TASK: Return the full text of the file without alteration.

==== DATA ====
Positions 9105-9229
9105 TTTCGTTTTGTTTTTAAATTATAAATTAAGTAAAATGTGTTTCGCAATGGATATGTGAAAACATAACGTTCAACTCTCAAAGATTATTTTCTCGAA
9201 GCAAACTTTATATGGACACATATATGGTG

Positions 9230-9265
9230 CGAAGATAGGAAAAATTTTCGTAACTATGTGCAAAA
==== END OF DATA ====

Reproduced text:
Positions 9105-9229
9105 TTTCGTTTTGTTTTTAAATTATAAATTAAGTAAAATGTGTTTCGCAATGGATATGTGAAAACATAACGTTCAACTCTCAAAGATTATTTTCTCGAA
9201 GCAAACTTTATATGGACACATATATGGTG

Positions 9230-9265
9230 CGAAGATAGGAAAAATTTTCGTAACTATGTGCAAAA